Juniper Networks , the network equipment maker, fell $1.16 to $15.54 after hitting a new 52-week low of $15.28 on the Nasdaq.

Telecom equipment stocks were under pressure after research group Gartner Dataquest said shipments of mobile phones fell sharply in the second quarter. Nokia Corp. shed 67 cents to $16.13, after hitting a new year low at $16.02. Dataquest said the Finnish mobile phone maker lost some market share to Sweden's Ericsson and U.S.-based Motorola. Ericsson slipped 11 cents to $5.25 and Motorola Inc. declined 34 cents at $18.31.

One bright spot in the market's bleak landscape was the oil sector, which got a boost after a U.S. government report that confirmed industry data showing a hefty draw in gasoline inventories.

Stocks of oil-refining companies also rose after Lehman Brothers raised its ratings on five sectoral firms to "strong buy" from "market perform." It upgraded Frontier Oil Corp., Sunoco Inc., Tesoro Petroleum Corp., Ultramar Diamond Shamrock, and Valero Energy. All those stocks moved higher on the New York Stock Exchange with Frontier up $1.52 at $17.03, and Valero up $2.24 at $40.85.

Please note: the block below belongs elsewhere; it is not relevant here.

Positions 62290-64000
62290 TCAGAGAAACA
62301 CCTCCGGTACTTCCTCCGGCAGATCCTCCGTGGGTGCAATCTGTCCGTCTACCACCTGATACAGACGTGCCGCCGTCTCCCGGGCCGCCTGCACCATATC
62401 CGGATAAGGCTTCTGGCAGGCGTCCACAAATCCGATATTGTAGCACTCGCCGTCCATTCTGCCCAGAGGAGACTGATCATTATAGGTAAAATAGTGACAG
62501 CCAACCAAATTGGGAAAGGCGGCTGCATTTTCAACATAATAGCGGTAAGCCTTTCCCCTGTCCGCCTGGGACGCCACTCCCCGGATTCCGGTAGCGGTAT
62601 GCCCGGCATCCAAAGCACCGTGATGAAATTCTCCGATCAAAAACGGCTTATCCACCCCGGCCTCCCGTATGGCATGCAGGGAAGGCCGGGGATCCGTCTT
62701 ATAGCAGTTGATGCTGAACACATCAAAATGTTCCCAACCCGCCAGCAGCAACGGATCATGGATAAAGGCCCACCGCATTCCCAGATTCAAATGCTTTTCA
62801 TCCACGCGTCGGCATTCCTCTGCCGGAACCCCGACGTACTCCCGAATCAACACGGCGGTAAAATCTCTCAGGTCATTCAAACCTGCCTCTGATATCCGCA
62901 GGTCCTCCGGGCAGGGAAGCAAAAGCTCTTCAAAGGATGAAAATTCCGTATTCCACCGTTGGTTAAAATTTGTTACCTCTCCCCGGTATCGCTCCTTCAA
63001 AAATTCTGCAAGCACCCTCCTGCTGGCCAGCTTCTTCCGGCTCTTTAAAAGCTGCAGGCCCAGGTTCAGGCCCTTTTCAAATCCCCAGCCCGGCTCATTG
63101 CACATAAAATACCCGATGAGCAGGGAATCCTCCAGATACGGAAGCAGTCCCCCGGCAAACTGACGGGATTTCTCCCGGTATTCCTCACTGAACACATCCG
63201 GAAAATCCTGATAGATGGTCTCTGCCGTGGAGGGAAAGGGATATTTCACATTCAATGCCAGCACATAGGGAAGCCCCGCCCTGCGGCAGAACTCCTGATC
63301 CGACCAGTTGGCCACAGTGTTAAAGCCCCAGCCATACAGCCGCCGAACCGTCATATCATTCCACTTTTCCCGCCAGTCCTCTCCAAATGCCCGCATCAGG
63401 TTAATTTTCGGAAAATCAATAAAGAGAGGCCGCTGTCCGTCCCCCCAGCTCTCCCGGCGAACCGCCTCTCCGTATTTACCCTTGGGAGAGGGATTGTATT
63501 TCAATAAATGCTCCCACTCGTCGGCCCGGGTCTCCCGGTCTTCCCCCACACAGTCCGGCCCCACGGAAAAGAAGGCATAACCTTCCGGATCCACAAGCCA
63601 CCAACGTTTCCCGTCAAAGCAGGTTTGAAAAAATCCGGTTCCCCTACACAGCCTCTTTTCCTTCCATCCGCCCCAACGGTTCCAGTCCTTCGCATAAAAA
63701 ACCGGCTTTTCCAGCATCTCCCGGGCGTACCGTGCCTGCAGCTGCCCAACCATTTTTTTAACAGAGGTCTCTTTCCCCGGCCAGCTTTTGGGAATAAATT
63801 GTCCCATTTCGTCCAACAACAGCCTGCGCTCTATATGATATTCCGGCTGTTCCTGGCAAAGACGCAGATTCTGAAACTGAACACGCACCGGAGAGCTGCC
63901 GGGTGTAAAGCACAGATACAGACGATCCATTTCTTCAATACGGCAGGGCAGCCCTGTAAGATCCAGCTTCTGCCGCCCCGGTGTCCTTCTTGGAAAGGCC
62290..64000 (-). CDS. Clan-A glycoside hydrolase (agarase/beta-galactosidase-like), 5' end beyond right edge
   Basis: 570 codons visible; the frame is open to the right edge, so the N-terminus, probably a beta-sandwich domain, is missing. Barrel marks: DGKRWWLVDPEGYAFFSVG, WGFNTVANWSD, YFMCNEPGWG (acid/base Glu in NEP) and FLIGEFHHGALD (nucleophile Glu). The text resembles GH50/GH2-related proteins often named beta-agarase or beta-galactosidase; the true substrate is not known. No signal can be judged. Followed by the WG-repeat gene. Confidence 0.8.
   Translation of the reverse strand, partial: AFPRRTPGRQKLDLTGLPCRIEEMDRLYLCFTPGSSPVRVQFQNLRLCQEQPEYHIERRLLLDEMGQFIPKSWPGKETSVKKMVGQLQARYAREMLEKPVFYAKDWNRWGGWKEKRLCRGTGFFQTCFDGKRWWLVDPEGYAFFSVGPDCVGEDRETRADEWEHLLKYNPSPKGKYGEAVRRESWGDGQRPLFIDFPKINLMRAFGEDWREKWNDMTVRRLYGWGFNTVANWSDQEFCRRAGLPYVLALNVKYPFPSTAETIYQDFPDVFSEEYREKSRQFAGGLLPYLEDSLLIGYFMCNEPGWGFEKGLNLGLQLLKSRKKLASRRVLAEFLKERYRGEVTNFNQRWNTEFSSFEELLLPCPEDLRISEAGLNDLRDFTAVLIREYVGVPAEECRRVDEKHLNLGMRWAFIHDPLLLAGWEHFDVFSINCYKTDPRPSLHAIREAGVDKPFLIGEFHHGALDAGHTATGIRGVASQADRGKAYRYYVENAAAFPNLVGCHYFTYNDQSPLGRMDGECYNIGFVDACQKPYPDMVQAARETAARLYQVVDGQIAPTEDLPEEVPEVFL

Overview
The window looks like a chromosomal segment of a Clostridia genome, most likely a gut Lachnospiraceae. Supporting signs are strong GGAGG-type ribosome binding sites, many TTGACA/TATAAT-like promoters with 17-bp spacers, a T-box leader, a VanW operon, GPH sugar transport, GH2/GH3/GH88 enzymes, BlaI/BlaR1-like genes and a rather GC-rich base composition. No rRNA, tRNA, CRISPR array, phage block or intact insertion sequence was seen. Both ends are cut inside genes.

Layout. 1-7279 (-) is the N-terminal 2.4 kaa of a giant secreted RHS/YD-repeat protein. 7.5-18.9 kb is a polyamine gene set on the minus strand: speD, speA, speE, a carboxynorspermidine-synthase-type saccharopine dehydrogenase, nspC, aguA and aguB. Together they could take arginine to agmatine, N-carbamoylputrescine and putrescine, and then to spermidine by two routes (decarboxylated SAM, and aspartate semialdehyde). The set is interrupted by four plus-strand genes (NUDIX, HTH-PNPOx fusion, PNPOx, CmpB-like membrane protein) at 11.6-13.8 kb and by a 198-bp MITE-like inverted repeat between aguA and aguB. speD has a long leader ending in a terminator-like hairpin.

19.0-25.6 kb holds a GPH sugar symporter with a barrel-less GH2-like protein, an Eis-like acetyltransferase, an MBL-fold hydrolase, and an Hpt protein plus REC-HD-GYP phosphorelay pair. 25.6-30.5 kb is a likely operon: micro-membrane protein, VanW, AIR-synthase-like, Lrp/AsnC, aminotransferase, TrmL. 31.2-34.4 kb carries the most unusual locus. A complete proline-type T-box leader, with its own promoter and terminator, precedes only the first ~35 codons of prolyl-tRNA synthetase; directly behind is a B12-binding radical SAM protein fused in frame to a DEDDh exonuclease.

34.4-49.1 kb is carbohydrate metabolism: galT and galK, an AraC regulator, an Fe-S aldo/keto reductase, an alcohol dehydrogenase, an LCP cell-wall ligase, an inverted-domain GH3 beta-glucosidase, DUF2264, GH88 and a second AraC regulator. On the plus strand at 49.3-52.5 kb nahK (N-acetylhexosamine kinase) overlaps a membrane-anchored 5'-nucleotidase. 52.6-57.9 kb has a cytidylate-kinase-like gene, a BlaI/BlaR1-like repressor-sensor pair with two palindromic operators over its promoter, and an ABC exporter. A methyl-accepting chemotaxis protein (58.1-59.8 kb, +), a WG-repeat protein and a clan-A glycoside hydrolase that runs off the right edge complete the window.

Two announcements after the market closed gave little cause for rejoicing. Fiber optics manufacturer Corning said it was cutting 1,000 jobs because of a sudden slowing in orders across all fiber product lines. The stock was down 60 cents, or 4 percent, at $14 in extended trading, adding to a regular session loss of 79 cents.